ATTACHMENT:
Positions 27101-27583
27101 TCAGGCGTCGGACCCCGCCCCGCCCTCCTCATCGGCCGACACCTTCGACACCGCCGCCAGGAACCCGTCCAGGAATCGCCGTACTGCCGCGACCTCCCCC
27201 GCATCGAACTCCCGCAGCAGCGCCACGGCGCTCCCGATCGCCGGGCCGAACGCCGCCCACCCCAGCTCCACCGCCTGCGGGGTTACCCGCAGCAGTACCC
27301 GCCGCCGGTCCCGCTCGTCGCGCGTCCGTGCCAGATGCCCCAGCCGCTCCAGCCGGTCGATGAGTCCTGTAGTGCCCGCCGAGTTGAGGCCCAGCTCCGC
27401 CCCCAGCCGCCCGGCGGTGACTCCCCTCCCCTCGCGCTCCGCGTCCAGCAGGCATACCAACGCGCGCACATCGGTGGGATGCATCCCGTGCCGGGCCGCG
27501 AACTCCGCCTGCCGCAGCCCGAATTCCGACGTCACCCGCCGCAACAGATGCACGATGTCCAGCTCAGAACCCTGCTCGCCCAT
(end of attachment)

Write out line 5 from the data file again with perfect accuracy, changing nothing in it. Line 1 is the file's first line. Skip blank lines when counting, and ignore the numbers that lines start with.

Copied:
27401 CCCCAGCCGCCCGGCGGTGACTCCCCTCCCCTCGCGCTCCGCGTCCAGCAGGCATACCAACGCGCGCACATCGGTGGGATGCATCCCGTGCCGGGCCGCG